The Chinese have arrived, eh?


by Sunny
24th August, 2008 at 4:35 pm    

Well… just in case you weren’t entirely aware of the economics of world trade, the Chinese government did a damn good job to tell the world they had arrived, through the Olympics opening and closing ceremonies.

Not that they ever went away – the Chinese and Indian civilisations have always been big players on the global scene, except for the period of industrialisation. But now, China is back! (said in an American accent usually used for American film trailers). And you betta recognise foo’!
No, I don’t have anything intelligent to say. I’m still in awe.


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21 Comments below   |  

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  1. Rumbold — on 24th August, 2008 at 5:26 pm  

    “No, I don’t have anything intelligent to say.”

    Don’t be so hard on yourself.

  2. muhamad — on 24th August, 2008 at 5:34 pm  

    I’m in awe of Usain Bolt. That man makes my early morning jog around my little town look like a child’s stroll around a playpark.

  3. Sunny — on 24th August, 2008 at 6:33 pm  

    Rumbold – just being honest. Heh.

  4. Kits Coty — on 24th August, 2008 at 10:18 pm  

    Awe – yes, certainly amazing but don’t you find anything about the opening and closing ceremonies just a little disturbing also?

  5. Sunny — on 24th August, 2008 at 10:41 pm  

    In what way?

  6. Amrit — on 24th August, 2008 at 10:42 pm  

    Awesome? I found it hilarious! The commentary from one of the female commentators was especially amusing, I can’t remember everything she said, unfortunately, but I DO recall her rather amusing gaffe when she talked about the Sydney Olympic ceremony (to celebrate getting the games) that showed their cheeky sense of humour and ‘Aussie irrelevan – IRREVERENCE’.

    Poor Australia! Mistaken for Iraq by a dumb American, with many ignorant of some of the brilliant comedy coming out of there and having to choose between the Labour and the Liberal Party (both in name only)…

    The bit about how the Chinese can work harder than anyone else if they have to was also faintly menacing, I’m not too sure why.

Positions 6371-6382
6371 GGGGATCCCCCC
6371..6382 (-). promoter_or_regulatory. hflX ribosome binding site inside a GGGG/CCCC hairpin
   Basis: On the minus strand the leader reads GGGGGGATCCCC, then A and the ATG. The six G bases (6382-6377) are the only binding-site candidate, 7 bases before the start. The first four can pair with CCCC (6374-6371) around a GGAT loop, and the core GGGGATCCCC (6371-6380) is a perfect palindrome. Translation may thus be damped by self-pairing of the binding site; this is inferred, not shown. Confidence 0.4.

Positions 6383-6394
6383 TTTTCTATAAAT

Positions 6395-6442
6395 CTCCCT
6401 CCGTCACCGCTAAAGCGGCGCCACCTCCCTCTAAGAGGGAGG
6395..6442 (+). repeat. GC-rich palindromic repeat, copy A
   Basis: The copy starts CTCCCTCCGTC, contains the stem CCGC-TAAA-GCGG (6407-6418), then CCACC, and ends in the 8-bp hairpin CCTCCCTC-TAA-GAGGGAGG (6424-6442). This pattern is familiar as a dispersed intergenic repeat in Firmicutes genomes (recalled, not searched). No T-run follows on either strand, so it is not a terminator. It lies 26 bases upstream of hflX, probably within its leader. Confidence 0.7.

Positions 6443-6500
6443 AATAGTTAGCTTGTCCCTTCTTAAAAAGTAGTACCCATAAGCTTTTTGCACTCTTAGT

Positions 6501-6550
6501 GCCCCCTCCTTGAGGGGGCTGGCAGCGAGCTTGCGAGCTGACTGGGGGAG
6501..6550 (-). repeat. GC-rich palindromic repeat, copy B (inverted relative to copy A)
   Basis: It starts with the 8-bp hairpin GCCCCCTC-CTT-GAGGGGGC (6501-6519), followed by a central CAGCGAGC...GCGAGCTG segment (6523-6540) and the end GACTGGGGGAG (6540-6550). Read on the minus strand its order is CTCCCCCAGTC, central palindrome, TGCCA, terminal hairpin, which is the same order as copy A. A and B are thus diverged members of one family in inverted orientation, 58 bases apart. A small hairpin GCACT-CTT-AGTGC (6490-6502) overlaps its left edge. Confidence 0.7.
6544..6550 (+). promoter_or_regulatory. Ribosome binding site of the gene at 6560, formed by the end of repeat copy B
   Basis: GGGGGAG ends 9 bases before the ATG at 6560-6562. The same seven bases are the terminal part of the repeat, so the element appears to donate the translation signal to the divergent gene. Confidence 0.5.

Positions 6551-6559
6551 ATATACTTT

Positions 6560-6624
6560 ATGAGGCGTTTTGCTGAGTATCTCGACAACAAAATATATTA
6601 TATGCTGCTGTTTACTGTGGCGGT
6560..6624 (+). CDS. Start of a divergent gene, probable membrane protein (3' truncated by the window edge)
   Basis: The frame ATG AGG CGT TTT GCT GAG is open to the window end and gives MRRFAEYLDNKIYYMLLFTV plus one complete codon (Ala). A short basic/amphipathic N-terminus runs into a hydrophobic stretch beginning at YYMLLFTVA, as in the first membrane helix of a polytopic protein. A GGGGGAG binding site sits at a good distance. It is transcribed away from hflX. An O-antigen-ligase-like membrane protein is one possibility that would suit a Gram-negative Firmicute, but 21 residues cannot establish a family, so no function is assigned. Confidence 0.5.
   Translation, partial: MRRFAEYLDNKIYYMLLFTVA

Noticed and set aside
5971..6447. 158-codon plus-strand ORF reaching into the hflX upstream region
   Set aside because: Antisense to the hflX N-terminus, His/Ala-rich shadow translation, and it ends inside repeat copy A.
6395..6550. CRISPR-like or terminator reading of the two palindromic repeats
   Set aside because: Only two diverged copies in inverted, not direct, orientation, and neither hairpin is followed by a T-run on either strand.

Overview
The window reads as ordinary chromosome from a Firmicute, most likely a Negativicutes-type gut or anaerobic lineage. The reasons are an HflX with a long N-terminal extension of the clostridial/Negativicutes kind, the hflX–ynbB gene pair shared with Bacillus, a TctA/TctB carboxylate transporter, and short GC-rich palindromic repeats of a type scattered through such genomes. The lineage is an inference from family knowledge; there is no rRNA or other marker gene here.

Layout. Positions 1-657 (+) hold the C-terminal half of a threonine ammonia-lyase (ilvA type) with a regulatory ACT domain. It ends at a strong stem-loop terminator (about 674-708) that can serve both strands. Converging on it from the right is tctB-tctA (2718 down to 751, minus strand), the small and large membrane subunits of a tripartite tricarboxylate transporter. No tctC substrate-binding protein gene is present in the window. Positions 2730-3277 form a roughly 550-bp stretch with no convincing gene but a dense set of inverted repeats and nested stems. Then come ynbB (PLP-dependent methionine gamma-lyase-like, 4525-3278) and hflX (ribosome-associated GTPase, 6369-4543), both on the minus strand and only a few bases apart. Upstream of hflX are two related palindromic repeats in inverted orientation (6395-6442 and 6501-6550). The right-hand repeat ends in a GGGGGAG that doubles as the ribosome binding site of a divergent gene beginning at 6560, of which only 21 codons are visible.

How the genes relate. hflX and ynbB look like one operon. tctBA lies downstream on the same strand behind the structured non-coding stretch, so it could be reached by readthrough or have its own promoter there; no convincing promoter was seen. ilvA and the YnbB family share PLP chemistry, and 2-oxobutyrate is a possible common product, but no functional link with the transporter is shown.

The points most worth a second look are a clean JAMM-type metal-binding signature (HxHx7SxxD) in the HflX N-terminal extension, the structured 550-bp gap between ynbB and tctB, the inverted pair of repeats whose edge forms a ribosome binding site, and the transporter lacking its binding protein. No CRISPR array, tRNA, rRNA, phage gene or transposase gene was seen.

7. Kits Coty — on 24th August, 2008 at 10:56 pm  

    Well much has been said that London cannot hope to emulate the scale of it which is true but it would be wrong I think to try. It struck me as a high tech version of those mass displays that only non-democracies can do. The sort of thing that North Korea could also do very well if it had a budget of £22 billion but the UK could not. So yes impressive and I enjoyed it but I also think a little dehumanizing.

  8. halima — on 25th August, 2008 at 5:49 am  

    I thought it was great – and the British shouldn’t try and emulate something that actually we won’t be good at.. though, in world of being environmental and so on, perhaps shouldn’t try and emulate, and not use this as a moral high ground to beat the non-democracies (look at us and look at them), but instead do something different. Use our comparative advantage. We shouldn’t try and be the same and a little better. We should go the other way and be different.

    In world where differentiation is what gives British economy its distinction – creativity and innovation is our thing and we should build on that – while not forgetting our grassroots.

    I loved the cool blue Britannia dress – vintage and modern.

  9. cjcjc — on 25th August, 2008 at 9:31 am  

    Totalitarian regimes always do spectacle rather well.

  10. Ravi Naik — on 25th August, 2008 at 11:14 am  

    Totalitarian regimes always do spectacle rather well.

    They do exceedingly well in propaganda to exert the qualities of their glorious leaders and their impeccable and flawless regime. Needless to say, China did a pretty good job in organising the Olympics, which India would never be able to pull this off.